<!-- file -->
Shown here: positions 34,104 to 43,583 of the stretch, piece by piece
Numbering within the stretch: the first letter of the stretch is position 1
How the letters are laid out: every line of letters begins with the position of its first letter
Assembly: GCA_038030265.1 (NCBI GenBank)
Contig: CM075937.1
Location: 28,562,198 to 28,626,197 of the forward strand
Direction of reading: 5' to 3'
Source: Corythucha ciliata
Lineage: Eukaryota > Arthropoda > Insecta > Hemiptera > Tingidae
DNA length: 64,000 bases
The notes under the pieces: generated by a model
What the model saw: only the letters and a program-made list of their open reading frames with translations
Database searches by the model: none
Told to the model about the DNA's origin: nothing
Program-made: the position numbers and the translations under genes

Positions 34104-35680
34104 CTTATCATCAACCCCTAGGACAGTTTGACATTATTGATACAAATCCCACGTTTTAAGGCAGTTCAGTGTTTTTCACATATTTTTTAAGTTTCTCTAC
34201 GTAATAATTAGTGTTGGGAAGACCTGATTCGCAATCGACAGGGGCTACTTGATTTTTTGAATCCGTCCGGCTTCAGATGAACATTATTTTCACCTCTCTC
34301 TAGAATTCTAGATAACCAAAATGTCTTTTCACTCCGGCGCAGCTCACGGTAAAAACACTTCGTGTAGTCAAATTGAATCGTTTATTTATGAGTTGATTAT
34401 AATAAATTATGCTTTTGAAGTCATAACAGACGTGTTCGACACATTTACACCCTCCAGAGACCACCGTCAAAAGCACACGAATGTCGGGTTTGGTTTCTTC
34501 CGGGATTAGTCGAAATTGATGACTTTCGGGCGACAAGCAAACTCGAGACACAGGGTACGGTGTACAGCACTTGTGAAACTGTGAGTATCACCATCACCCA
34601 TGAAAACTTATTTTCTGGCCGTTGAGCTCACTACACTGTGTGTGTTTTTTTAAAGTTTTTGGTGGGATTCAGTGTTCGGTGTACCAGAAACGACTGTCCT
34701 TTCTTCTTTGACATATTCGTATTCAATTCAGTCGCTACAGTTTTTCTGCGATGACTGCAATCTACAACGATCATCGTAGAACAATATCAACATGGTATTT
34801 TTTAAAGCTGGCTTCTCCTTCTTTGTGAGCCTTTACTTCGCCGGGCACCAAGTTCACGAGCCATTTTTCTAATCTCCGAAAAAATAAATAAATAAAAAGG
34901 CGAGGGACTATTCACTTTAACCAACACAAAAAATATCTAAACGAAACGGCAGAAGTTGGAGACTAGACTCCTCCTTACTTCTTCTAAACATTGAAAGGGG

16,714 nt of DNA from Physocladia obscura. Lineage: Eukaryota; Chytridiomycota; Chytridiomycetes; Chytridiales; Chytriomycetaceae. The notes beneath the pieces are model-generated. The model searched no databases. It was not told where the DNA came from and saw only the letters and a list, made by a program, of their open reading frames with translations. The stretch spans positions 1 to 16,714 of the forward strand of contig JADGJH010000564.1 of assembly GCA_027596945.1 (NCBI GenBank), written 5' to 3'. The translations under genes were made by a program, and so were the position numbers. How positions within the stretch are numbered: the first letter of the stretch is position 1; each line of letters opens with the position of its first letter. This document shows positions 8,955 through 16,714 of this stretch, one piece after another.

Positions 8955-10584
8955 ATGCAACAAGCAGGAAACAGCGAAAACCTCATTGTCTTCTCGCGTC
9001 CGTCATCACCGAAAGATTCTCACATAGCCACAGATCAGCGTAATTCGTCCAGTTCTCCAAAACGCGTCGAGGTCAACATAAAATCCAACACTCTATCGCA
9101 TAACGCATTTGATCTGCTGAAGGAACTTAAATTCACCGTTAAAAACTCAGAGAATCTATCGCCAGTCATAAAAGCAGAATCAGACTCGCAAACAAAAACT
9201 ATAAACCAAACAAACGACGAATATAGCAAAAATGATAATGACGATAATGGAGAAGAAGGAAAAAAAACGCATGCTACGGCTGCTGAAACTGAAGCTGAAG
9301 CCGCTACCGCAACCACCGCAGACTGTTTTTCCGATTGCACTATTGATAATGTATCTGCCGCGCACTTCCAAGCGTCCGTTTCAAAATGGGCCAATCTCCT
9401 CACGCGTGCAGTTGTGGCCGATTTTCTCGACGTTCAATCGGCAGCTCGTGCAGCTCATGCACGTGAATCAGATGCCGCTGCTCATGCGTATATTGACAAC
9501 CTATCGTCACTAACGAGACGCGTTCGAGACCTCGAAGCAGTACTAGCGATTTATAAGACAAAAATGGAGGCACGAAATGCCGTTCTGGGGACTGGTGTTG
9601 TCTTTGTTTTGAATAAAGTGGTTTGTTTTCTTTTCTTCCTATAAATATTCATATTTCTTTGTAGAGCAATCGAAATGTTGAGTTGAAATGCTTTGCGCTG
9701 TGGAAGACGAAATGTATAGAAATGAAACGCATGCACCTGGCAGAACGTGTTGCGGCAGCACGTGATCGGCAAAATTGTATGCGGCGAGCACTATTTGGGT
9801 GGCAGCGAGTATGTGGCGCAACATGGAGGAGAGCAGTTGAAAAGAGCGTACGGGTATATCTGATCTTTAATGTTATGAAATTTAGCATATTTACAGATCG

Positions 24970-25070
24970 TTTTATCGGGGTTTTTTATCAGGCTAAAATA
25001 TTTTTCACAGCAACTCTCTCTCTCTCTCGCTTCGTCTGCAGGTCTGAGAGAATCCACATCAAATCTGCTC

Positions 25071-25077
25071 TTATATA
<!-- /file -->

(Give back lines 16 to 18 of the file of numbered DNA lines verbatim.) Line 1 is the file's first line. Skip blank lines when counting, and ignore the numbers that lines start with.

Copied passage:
Positions 34104-35680
34104 CTTATCATCAACCCCTAGGACAGTTTGACATTATTGATACAAATCCCACGTTTTAAGGCAGTTCAGTGTTTTTCACATATTTTTTAAGTTTCTCTAC
34201 GTAATAATTAGTGTTGGGAAGACCTGATTCGCAATCGACAGGGGCTACTTGATTTTTTGAATCCGTCCGGCTTCAGATGAACATTATTTTCACCTCTCTC